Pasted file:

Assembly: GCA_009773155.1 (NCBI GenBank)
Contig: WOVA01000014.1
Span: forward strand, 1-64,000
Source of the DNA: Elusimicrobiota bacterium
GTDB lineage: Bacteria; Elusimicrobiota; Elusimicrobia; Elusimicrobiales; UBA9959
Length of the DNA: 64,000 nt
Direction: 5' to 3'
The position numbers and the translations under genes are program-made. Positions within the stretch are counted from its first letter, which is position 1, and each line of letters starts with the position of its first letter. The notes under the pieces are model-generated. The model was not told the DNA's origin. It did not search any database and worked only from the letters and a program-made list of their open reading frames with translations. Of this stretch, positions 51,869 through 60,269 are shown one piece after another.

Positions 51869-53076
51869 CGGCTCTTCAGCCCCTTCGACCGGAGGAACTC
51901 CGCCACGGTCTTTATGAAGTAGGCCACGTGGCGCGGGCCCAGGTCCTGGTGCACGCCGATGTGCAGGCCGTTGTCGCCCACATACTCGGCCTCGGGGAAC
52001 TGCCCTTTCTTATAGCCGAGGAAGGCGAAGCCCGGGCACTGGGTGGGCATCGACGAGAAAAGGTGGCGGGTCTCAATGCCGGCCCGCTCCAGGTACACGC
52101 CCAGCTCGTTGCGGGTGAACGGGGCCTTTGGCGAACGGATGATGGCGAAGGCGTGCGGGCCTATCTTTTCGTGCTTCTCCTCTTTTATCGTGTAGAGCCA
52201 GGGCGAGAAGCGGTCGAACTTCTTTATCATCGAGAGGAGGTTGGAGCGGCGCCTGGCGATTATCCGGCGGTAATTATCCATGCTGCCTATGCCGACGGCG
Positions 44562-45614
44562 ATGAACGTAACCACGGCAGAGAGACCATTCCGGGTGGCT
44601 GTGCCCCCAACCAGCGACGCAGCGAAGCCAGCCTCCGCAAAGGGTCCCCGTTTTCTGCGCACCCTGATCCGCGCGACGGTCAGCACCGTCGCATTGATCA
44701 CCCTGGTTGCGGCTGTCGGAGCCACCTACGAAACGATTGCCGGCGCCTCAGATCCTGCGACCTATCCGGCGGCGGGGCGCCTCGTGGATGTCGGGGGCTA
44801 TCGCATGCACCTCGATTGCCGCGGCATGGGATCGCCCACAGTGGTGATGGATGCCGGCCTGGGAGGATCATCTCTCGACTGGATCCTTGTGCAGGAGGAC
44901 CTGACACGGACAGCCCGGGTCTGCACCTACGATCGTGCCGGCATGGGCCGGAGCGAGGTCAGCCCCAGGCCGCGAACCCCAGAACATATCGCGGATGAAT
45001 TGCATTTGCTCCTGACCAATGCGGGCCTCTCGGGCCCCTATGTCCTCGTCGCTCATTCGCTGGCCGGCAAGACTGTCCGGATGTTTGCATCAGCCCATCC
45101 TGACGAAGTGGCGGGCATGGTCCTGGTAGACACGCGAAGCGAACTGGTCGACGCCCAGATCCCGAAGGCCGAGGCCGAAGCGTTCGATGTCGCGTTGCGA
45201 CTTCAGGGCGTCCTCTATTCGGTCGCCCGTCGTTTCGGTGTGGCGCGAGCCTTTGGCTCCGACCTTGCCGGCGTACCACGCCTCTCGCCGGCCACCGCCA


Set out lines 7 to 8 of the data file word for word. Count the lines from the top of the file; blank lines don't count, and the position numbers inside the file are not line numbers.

Direction: 5' to 3'
The position numbers and the translations under genes are program-made. Positions within the stretch are counted from its first letter, which is position 1, and each line of letters starts with the position of its first letter. The notes under the pieces are model-generated. The model was not told the DNA's origin. It did not search any database and worked only from the letters and a program-made list of their open reading frames with translations. Of this stretch, positions 51,869 through 60,269 are shown one piece after another.